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As you may know I'm bilingual. That sometimes produces interesting observations. Last night I somehow realized that when I think of "badger", a certain image comes up in my mind; but when I think of the Dutch word for the same animal, "das", I think of a completely different, but also specific, image. (I think it may originate in a children's book I read ~50 years ago.) Aren't brains wonderful?
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I have the same thing much worse with a close relative of the badger: "wolverine" or "veelvraat".
 
Amazing! That's a proof of our figurative way of thinking :)
If you think of words like "beauty" in both your languages, what do you imagine?
 
The Dutch word for "beautiful" ("mooi") sounds much more mundane.
 
What image comes to your mind when you think of the Dutch word for "Python"?
 
Is this true for »aardvark« as well? ;)
 
I read recently (maybe linked from G+, don't recall) that studies indicate that the act of recalling a memory is, in fact, a read/write operation: each recollection re-affirms the memory on a chemical level. If your brain is inhibited from manufacturing the appropriate proteins, the 'write' operation will fail -- and the memory will be gone. Brains are wonderful. And scary sometimes.
 
"Das" is an Indian surname !! LOL
 
a couple of questions for peple who lives in a foreing country and uses his/her second language 24hs a day:

In which language do you think?
And when you dream? Is is in your native language?

I remember after my first trip abroad, I dreamed in english (my second language) and when I woke up, I couldn't undestand spanish for a minute or so... It was so freaking...
 
Different synapses, almost equal results :) I think that the human brain is the only thing which handle lists and dicts better than python hehehe
 
I am multilingual. I speak English, Hindi and Bengali. Bengali being my mother tongue. Thinking and dreaming happens in Bengali for me. I think it comes naturally, as in a person is more likely to think in his or her mother tongue.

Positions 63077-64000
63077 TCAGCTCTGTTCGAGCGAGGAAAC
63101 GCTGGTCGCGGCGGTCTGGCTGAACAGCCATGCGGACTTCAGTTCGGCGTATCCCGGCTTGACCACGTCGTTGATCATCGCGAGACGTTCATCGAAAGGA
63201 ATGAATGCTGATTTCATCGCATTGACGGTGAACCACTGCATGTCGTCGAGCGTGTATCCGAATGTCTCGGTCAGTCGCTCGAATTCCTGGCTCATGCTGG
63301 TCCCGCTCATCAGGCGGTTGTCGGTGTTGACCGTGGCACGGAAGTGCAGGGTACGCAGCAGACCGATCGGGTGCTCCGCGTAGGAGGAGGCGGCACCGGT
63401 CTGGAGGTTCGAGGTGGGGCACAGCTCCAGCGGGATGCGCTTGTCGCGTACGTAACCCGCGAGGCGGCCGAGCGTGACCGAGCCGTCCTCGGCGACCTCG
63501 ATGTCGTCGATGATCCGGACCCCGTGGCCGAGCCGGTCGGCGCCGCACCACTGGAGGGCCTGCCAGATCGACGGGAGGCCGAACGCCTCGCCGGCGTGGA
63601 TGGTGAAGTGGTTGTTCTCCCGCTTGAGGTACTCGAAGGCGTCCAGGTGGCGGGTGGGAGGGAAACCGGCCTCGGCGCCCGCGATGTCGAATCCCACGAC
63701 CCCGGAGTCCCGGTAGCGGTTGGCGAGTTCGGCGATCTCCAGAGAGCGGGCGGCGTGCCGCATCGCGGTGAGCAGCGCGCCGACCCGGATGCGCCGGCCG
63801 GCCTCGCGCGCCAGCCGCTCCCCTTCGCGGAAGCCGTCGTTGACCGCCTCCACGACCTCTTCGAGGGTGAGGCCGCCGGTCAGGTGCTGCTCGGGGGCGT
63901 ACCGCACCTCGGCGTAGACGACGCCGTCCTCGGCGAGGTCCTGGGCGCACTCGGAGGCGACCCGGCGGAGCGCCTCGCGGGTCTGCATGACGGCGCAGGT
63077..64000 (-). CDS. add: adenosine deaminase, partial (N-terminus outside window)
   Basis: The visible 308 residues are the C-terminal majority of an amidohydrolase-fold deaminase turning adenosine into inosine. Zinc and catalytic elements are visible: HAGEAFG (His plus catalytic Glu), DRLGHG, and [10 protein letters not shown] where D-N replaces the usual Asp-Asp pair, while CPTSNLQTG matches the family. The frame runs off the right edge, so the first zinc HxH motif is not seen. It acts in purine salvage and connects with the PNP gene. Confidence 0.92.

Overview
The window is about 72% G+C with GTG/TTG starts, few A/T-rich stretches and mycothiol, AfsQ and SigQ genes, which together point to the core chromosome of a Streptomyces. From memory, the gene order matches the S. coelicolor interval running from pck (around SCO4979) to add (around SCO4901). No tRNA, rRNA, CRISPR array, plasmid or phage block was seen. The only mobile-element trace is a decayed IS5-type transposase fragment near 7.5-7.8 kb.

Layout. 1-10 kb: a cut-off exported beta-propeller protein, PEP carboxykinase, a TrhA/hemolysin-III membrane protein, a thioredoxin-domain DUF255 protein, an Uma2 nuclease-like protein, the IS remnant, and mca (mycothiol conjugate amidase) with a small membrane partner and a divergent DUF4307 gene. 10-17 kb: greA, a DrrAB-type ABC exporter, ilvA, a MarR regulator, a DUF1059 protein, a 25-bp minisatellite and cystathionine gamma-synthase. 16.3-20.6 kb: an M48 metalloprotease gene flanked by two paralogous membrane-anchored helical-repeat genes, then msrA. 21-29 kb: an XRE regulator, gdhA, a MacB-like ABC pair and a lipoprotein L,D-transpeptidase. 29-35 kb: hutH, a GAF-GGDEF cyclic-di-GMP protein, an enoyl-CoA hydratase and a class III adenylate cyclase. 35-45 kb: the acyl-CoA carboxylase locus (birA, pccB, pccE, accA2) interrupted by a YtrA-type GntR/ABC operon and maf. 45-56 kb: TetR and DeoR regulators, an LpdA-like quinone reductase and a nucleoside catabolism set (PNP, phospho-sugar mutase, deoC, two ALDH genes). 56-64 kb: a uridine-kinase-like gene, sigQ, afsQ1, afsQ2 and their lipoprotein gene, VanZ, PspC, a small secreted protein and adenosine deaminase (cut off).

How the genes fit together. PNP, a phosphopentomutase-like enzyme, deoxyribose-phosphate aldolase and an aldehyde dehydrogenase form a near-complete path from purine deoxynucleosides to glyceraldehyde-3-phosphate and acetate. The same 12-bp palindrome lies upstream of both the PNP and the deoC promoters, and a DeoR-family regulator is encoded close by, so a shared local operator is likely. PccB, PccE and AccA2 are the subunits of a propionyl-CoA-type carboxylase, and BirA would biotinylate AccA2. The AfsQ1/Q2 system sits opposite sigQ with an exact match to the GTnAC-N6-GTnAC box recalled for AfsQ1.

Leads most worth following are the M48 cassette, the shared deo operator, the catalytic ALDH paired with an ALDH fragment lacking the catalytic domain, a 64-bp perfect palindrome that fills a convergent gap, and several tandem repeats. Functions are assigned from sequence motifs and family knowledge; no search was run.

Reminds me of "Lost in Translation." Funny but so true. I guess these associations begin to dissipate as cultural diffusion expands further down the social path.
 
When I lived in Chile, I eventually started dreaming in Spanish. Interestingly, people in my dreams did, too, even though they don't know Spanish in real life.
 
example with Russian: translate word EXIT to Russian and then back to English, you will get " GO AWAY "
 
I have the same thing, i learned this word from the Albinoblacksheep.com BadgerBadgerBadgerBader... song and i always imagine this flash badger. When i think about the German word "Maulwurf" a real badger image comes to my mind.
 
I have dreamed in English just once or twice (my mother language is Spanish), and yes, it happened on the USA. slightly more freaky was when I dreamed in C; well, not real, valid C programs, but it wasn't verbal or narrative and it was 'supposed' to be C.
 
Since I don't have direct experiences with badgers in nature, when ever the word "badger" is mentioned, I immediately think of the powerful piece of performance art by William S. Burroughs:
Kill the Badger
 
"...the act of recalling a memory is, in fact, a read/write operation:..."
Well then, is there ECC?
Or do memories get better with age?
 
My mother tongue is danish and 2nd language is english, and i most offen dream in danish or english, but its frequently mixed up with people speaking in different languages. Ive had spanish, french, russian and others but since i only understand bits of those languages i cant verify that they are speaked for real or just my brains impression of a language anyways, yes ! the brain is amazing :)
 
Having learned both German and English at home as a kid. I have interesting run ins with language. For example, I realized that other day that the word for a present in English, a gift, is the same word for poison in German, and when I realized that it freaked me out and made me happy it was no where near Xmas or my birthday.
 
I will occasionally dream that I'm fluent in Chinese, or some other language, only to wake up and realize that the entire dream had been in Spanish (my only non-native language)!
 
I used to dream in Afrikaans, but mostly now in English. Have always been fully bilingual. my with is quadlingual? (Italian and French added). We're speaking French (I'm learning) to our daughter. And I also tried to learn Japanese once.

As for dreams... I remember a dream that ended with credits scrolling up. (Before I could read...)
 
Marius, I'm three-lingual but I don't know in which language I dream. I sometimes mix them up though, and use the first word from any of the three that come to my mind. And amazingly it's not from the same language every time.
 
Take this to the next level, sometimes when I think of the same issue in the two languages I'm truly proficient at, I come to different conclusions!
 
+Jardi Martínez I guess it may be based on the context of what you dream. Like dreams of my family, mother, grandparents may be in Afrikaans, and university and work in English. These days I dream more of current stuff, and I don't dream much of my parents.
 
As a graduate of The University of Wisconsin, I'm just pleased that you're thinking about badgers at all ;)
 
and then to know that " das"  in Dutch also means " shawl" in English  - and also in Dutch  is short for " necktie"  :))
Makes me wonder about the differences between the " das"  and the " badger" . Would the " das"  be rather slender and does it come in endless colours?
  
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